But criticism of Law and Justice's populist and xenophobic authoritarianism is not confined to the left. A Daily Telegraph editorial argued that the party's heavy defeat in the Polish General Election in October 2007 were the result of "their willingness to pander to xenophobia, their use of state institutions to persecute political opponents and their diplomatic ineptitude repelled many younger voters", with 80 per cent of young Polish voters telling pollsters they felt "ashamed" of the Law and Justice government.

Donald Tusk's liberal centre-right Civic Forum party now governs Poland, though Law and Justice retain the Presidency ahead of Presidential elections this year.


Anonymous said...

Hmm. But I remember when the scare story was that the Tories would leave the EPP and sit with the Italian post-fascists. Now, the Italian post-fascists sit with the EPP (one as vice-president of the Parliament) and the Tories don't. It's all very odd.

Anonymous said...

Good on Mr McMillan-Scott - he's fighting a noble cause.

An observation - this issue is yet another example of something being repressed quite effectively by the Conservative leadership at the moment, but which has the potential to erupt into something altogether larger and more damaging if and when the Tories get into power. It is, therefore, another piece of evidence to back up my prediction that Cameron's government will be a 1-term one.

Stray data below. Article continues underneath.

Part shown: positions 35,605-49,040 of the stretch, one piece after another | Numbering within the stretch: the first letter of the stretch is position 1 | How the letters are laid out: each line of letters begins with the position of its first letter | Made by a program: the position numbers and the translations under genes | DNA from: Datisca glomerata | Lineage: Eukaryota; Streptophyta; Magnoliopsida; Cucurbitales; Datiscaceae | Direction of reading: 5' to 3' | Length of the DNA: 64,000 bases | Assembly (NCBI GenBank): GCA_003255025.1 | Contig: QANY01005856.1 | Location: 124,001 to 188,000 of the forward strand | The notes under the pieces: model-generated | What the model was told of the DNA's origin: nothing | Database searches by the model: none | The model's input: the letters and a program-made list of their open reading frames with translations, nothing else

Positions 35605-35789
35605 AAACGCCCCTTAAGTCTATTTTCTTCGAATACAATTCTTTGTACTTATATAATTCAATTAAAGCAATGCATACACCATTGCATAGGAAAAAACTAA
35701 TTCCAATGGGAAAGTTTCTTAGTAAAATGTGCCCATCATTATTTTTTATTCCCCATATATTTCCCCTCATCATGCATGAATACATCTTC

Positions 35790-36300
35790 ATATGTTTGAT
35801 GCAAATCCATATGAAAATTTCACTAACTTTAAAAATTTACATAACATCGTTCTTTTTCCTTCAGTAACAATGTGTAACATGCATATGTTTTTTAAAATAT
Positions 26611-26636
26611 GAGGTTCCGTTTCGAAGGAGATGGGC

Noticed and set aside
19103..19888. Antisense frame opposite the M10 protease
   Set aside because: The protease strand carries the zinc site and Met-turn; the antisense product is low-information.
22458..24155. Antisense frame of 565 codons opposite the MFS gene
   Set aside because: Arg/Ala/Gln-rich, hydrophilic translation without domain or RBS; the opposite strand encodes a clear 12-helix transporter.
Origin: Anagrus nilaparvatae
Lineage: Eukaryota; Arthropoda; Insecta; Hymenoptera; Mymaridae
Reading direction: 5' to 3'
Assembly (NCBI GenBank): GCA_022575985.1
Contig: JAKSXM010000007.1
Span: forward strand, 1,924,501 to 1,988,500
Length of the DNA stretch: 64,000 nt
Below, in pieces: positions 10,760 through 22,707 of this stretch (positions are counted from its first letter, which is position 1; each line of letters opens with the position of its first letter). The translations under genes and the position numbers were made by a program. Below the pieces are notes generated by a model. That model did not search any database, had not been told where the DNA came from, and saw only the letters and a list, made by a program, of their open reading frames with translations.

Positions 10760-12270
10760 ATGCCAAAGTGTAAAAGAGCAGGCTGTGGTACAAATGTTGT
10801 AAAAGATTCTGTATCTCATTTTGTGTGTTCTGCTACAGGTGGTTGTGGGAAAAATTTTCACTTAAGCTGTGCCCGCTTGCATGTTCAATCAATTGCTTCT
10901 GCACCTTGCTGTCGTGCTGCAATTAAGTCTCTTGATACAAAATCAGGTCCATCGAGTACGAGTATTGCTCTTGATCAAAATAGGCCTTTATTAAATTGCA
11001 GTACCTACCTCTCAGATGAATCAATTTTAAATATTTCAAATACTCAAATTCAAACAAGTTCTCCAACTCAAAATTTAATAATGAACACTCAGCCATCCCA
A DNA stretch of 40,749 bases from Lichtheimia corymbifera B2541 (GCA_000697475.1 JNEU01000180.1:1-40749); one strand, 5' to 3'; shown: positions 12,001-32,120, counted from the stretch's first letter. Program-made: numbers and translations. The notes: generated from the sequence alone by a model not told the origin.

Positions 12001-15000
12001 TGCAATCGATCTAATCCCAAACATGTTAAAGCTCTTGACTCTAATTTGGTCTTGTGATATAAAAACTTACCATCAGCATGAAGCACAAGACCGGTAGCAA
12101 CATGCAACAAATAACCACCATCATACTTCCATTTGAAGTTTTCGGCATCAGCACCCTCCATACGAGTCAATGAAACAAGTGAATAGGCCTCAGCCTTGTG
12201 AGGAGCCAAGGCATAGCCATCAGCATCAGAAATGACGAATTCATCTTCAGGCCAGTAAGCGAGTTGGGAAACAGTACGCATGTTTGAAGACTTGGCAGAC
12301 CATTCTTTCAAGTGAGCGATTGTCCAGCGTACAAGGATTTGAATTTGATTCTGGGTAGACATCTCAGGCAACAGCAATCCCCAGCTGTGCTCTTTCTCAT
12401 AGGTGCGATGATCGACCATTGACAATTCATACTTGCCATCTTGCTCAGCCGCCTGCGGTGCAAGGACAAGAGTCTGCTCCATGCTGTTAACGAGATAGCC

Newmania said...

You coninually try to make something of the odd collection of allies British Conservatives wre obliged to get into bed with.

This is because there is no democracy for Britain on the EU because we are not like them. Your answer is presumably that we are allied with federalists with whom we we fundementally disagree as do the majority of the British people.

Why not simply remove votes form people you diagree with Sunder , it amounts to the same thing and it would be very Fabian,.

Sunder Katwala said...


This is simply a report on McMillan-Scott's reaction yesterday. It draws from the Reuters, independent and Telegraph reports linked, and is similar to them. So it wasn't an opinion piece on this occasion, but simply sets out the context to his expulsion and possible legal appeal. Obviously people take different views. Many Tories may think Mcmillan-Scott disloyal; others in different parties may think his disagreement was one of principle, and may note the contrast of the explusion with the frequent calls for more independent thinking from MPs and MEPs etc.

British democracy and the EU is based on Parliament passing the 1972 EC Act, not repealing it since, and Parliaments voting for the Maastricht, Lisbon treaties.

As to "not like them". Any member can exit using the Lisbon Treaty exit clause or, politically, by simply declaring its departure, for example after a Parliamentary or public vote. I doubt there would be a public majority for withdrawal in a referendum. Most Tory Eurosceptics are playing a longer game as they think they would lose an earlier one, as Fraser Nelson set out in the Spectator. And while some (like Margaret Thatcher as PM) have been strongly against referendums on European questions, think it would be a good idea to have another in or out referendum at some point in future.